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5 black millennial doctors describe being on the frontlines

We interviewed some of medicine’s finest to gauge their experience working within the coronavirus pandemic.

Photo Credit: Courtesy of the doctorsbyZahara Hill

| April 14 2020, 3:04 pm

The role of doctors is more crucial now than ever as the novel coronavirus claims thousands of lives throughout the globe on a daily basis. In the United States, the virus has run rampant. On Friday, there were over 2,000 COVID-19-related deaths in the U.S. alone. It’s also within the nation that Black communities are being hit even more harshly, in part due to preexisting health inequities along racial lines and bogus conspiracy theories

We took this time to talk with a few Black millennial doctors to see what their experiences have been like on the frontlines, to ask how they’ve been coping with playing such a pivotal role in the crisis and to get some insight as to how other Black millennials can stay of sound mind, body and spirit. 

If they look familiar, you probably saw them when the #Don’tRushChallenge took over the Black medical field.

Dr. Eva Beaulieu, 37, Internal Medicine Hospitalist in Atlanta, Georgia

What’s been the most challenging part of this? 

Making difficult decisions in a fast-moving context. The virus tends to affect people severely, and the patients become ill fast. This is a new virus that we have never dealt with before, and we still have a lot to learn. We all have seen death and we have been conditioned to deal with difficult situations daily, but this is different because of the scope of the disease.  

What’s been the most rewarding?

My inspiration is my patients. It’s knowing that I am wanted, expected and needed. But the most rewarding is knowing that I am making a difference in the lives of many, regardless of the circumstances.

How are you tending to yourself in such a chaotic time?

As we treat the coronavirus, healthcare professionals have been reporting high rates of anxiety and depression. We fear getting infected with the virus and also exposing our loved ones.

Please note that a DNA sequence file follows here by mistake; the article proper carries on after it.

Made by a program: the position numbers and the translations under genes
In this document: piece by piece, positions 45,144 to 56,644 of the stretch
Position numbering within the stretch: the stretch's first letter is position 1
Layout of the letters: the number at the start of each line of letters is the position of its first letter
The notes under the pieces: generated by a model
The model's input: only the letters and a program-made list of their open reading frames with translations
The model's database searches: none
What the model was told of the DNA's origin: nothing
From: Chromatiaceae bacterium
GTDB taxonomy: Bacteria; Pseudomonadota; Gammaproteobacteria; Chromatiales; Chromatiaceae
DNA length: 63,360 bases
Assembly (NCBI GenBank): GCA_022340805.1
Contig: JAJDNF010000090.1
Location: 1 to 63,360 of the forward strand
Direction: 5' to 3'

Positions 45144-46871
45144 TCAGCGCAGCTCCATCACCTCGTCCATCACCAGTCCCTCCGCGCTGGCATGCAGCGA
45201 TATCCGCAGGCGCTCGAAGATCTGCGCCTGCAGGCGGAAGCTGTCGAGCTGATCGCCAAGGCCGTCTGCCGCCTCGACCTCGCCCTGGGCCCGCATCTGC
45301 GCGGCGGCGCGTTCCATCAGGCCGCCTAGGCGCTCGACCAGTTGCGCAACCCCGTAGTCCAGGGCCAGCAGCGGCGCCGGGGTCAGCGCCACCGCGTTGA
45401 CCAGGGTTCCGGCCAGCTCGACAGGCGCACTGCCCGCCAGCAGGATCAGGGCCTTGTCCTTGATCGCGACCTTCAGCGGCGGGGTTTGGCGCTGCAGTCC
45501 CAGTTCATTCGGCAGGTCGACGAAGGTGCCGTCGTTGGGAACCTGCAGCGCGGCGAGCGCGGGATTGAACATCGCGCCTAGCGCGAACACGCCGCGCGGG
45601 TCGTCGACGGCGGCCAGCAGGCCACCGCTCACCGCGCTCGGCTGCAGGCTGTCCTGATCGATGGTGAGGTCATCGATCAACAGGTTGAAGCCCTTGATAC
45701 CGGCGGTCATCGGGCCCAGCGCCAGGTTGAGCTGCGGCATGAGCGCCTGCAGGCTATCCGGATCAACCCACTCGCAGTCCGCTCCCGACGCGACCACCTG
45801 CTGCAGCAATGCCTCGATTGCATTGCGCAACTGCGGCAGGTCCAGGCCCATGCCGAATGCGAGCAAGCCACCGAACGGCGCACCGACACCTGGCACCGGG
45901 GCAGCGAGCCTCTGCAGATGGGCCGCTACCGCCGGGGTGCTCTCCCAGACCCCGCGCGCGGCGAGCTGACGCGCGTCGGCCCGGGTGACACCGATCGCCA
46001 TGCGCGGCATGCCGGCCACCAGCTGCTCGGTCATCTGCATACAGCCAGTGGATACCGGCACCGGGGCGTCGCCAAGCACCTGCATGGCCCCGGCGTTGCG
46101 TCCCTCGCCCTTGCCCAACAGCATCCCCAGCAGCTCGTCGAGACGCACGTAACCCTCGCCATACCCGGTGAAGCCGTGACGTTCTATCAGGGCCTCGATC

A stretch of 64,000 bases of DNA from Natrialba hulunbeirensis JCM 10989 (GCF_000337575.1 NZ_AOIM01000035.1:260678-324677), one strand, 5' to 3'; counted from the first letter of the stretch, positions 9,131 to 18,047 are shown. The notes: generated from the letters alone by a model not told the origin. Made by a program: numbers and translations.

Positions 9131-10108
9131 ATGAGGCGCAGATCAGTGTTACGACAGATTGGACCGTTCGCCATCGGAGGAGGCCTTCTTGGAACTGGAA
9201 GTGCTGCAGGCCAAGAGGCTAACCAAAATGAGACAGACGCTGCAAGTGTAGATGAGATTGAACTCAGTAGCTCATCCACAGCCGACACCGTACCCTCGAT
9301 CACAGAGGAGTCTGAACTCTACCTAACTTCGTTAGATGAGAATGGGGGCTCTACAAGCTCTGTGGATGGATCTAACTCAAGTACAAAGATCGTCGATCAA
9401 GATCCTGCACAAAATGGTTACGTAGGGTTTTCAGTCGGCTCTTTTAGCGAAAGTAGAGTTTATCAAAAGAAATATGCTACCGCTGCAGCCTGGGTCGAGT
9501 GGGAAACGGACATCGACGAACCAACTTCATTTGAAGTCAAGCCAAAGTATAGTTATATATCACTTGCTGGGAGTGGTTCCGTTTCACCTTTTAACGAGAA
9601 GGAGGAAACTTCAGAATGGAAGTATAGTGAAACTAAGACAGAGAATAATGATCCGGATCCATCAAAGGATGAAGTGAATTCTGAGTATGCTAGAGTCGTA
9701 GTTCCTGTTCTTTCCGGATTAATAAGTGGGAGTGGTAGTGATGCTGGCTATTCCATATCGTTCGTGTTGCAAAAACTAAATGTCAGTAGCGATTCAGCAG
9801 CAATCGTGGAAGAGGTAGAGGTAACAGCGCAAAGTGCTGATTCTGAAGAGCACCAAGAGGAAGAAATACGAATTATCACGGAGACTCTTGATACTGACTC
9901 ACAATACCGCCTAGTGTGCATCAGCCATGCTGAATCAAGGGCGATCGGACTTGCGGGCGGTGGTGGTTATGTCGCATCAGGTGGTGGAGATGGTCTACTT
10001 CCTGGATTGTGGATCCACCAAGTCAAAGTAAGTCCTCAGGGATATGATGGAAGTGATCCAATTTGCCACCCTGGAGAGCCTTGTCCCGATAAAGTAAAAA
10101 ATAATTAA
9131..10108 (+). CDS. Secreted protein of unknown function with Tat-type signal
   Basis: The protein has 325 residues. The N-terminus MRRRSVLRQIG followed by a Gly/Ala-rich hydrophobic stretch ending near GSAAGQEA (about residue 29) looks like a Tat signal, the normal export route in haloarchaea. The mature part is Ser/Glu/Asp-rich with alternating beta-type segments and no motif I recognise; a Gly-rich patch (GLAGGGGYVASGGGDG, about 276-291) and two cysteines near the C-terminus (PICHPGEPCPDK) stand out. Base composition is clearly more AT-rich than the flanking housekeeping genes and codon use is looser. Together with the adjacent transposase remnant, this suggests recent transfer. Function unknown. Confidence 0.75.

How I tend to myself? I try to eat a well-balanced meal, exercise regularly and get plenty of sleep when I can. I also try to limit the amount of time I watch the news because I find that it overwhelms me at times. 

What advice do you have for Black millennials right now? 

For many people, there is a lot to be stressed about during the pandemic. Many are losing their jobs and their family members to the disease. The stock market volatility is causing panics. Millennials are at high risk of depression, anxiety and other mental health issues. My advice would be to use this time to reflect on what matters. Focus on the positive. Try to stay grateful. Go outside for a walk. Start exercising at home. Make deeper connections with the people in your life. Turn off the news sometimes. It’s okay to put down the phone and stay away from social media for a few hours. Learn to meditate. 

And of course seek professional help. There are now many therapists using tele-health-based platforms. So even with the social distancing or shelter-in place guidelines, help is available. 

What’s something that has made you grateful for Black creatives in a time like this? 

I just love seeing how we as a people get together to come up with fun and creative ways to lighten up the mood during the pandemic. There has been so many fun challenges created on the internet where you see people getting “living room ready” and showing off their looks! Amid the COVID-19 crisis, we have become more creative and have come up with incredibly imaginative ways to find connections even when we’re not in the same physical space together.

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